Companies in the U.S. fired an employee after 40 percent of email fraud attacks that occurred over the past two years, a new survey revealed.
According to Proofpoint’s “Understanding Email Fraud” report, U.S. organizations fired responsible personnel following a business email compromise (BEC) attack more often than companies in all other countries. Australian firms terminated someone in response to slightly more than 25 percent of strikes, while companies in the U.K. and Germany did so even less frequently. Organizations in France fired employees in roughly 15 percent fraud cases, the lowest total of the countries included in the study. Overall, businesses around the world terminated employees after nearly 1 in 4 attacks.
A Pervasive Threat
For the survey, Proofpoint commissioned Censuswide to speak to people at companies with 200 or more employees across various industries about their experiences with email fraud attacks. The firm queried 2,250 individuals in the U.S., U.K., Germany, France and Australia to determine how businesses are affected by BEC, who is most at risk and how organizations are protecting themselves, if at all.
The responses revealed that email fraud attacks are pervasive around the world. Respondents from three-quarters of organizations surveyed told Censuswide that their employer suffered an attack in the last two years, while 41 percent reported that their company was hit more than once.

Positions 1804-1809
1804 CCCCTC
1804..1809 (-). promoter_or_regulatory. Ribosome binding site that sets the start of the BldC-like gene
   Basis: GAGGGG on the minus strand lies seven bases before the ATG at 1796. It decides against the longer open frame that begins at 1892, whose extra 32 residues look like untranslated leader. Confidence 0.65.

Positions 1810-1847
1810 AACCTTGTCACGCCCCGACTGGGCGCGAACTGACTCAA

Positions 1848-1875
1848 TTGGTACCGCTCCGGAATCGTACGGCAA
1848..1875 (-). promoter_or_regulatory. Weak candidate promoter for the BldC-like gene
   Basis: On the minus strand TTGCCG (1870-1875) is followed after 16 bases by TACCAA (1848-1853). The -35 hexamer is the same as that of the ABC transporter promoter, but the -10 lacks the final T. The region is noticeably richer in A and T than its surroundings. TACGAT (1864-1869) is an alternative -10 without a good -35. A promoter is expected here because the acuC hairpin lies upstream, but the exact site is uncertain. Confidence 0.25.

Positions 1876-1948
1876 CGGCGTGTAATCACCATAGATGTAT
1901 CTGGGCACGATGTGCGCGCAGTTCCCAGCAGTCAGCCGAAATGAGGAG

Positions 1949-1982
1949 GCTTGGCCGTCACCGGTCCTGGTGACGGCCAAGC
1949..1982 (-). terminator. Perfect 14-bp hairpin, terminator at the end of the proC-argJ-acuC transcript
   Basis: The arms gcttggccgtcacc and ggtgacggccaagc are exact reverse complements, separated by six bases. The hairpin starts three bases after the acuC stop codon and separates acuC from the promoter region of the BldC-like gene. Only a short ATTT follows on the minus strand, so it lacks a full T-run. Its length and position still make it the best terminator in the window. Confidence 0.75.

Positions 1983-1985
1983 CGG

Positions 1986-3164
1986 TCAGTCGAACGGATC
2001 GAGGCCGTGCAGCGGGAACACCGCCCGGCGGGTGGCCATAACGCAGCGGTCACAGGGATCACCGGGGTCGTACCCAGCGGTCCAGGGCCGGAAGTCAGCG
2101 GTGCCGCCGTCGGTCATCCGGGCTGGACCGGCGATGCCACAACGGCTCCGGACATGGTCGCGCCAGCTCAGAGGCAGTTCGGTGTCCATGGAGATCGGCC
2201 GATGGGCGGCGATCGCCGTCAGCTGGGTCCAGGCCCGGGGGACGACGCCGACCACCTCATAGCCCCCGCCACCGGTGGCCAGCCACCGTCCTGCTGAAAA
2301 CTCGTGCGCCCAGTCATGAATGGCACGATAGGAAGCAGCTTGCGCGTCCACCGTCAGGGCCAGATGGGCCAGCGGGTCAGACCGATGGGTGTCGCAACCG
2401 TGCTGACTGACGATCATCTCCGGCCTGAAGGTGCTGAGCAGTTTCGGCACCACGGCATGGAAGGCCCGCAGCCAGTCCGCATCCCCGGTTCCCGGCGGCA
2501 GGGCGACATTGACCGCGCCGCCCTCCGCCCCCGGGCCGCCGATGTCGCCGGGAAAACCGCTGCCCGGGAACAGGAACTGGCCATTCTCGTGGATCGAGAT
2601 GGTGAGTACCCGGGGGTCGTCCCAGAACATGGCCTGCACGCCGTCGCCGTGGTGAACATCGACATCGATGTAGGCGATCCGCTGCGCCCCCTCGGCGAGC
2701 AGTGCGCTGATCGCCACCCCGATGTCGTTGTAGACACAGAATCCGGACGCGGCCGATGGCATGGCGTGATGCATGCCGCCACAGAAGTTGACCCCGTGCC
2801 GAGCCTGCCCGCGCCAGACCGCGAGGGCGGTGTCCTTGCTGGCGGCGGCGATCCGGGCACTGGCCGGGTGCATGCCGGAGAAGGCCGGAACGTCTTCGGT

Firing responsible personnel was just one consequence of email fraud addressed in the study. In 55.7 percent of cases, organizations suffered downtime or other business disruptions. Meanwhile, companies lost sensitive data in roughly half of BEC instances and lost funds to cybercriminals in about one-third of such attacks.
Driving Awareness Around Email Fraud
Robert Holmes, vice president of email security products for Proofpoint, said he believes that BEC scams are so prolific because of their simplicity. These campaigns involve small distribution operations rather than malicious attachments or links, party because the attackers attempt to impersonate people in positions of authority within those organizations.
This make email fraud “extremely difficult to detect and stop with traditional security tools,” according to Holmes, as quoted by Infosecurity Magazine. “Our research underscores that organizations and board rooms have a duty to equip the entire workforce with the necessary solutions and training to protect everyone against this growing threat,” he continued.
The Proofpoint survey noted that most organizations can do more to protect against BEC attacks by implementing phishing awareness programs and creating business controls to stop fraudulent wire transfers. It also highlighted the importance of implementing security measures such as end-to-end encryption, access controls and email authentication.